Indian rhino with its horn sawed off. A cut-off horn may help keep poachers away, but doesn’t guarantee it. Photo: Rhett A. Butler.
668 rhinos were killed in South Africa during 2012 according to new figures released by the South African government. The total, which represents a 49 percent rise over the 448 killed in 2011, reveals the heavy toll the black market trade in rhino horn is taking on one of Africa’s best known and most endangered animals.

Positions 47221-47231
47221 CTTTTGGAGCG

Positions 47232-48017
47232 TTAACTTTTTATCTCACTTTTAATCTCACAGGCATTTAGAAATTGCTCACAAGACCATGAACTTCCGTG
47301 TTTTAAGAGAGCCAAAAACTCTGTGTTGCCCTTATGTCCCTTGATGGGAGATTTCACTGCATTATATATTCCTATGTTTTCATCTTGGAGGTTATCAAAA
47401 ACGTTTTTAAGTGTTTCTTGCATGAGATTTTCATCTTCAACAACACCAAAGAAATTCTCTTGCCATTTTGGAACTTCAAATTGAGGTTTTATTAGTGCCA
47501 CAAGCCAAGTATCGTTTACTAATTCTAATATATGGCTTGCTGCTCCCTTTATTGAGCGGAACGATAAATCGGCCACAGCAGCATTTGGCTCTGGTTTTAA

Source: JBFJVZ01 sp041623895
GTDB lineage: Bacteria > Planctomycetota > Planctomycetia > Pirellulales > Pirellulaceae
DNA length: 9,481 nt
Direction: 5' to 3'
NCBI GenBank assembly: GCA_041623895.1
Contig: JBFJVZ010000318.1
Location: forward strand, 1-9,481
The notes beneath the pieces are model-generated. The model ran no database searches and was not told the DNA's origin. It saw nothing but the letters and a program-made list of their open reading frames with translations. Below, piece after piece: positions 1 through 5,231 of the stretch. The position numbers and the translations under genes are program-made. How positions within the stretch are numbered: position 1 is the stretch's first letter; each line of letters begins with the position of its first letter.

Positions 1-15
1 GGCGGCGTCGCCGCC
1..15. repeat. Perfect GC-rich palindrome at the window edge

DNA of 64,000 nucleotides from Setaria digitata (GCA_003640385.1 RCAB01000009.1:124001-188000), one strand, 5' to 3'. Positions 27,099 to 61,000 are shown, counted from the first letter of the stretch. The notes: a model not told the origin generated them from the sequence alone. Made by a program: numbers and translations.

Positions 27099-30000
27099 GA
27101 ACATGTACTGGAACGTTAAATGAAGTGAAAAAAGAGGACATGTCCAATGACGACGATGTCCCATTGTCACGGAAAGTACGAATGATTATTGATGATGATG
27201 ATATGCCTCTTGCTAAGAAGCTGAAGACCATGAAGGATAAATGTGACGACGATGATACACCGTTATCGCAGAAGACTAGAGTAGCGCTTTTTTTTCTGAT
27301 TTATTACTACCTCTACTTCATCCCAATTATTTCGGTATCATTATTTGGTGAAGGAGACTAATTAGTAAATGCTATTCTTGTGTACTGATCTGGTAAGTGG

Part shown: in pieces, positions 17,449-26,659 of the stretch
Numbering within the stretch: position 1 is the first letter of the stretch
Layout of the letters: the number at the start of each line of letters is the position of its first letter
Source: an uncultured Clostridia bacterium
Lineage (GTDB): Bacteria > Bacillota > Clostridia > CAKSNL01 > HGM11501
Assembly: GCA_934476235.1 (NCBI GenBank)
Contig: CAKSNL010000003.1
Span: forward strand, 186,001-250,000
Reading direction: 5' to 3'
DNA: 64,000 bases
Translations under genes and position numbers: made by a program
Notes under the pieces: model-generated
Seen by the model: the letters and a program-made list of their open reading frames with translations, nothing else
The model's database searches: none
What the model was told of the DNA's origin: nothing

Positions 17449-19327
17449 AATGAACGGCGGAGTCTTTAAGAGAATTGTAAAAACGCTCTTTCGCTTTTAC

The figures show that 425 rhino deaths occurred in Kruger National Park, South Africa’s top safari destination. South Africa is home to about three-quarters of the world’s 28,000 surviving rhinos.
The trade in rhino horn is driven by demand in China and Vietnam, where it is viewed as a status symbol and believed to have medicinal properties. The industry is increasingly well-organized and well-finance according TRAFFIC, the wildlife trade monitoring network.
Elephant and tiger populations are also suffering from poaching to supply demand in China and Vietnam. Last year, the Wildlife Conservation Society estimated some 30,000 elephants were killed annually for their ivory.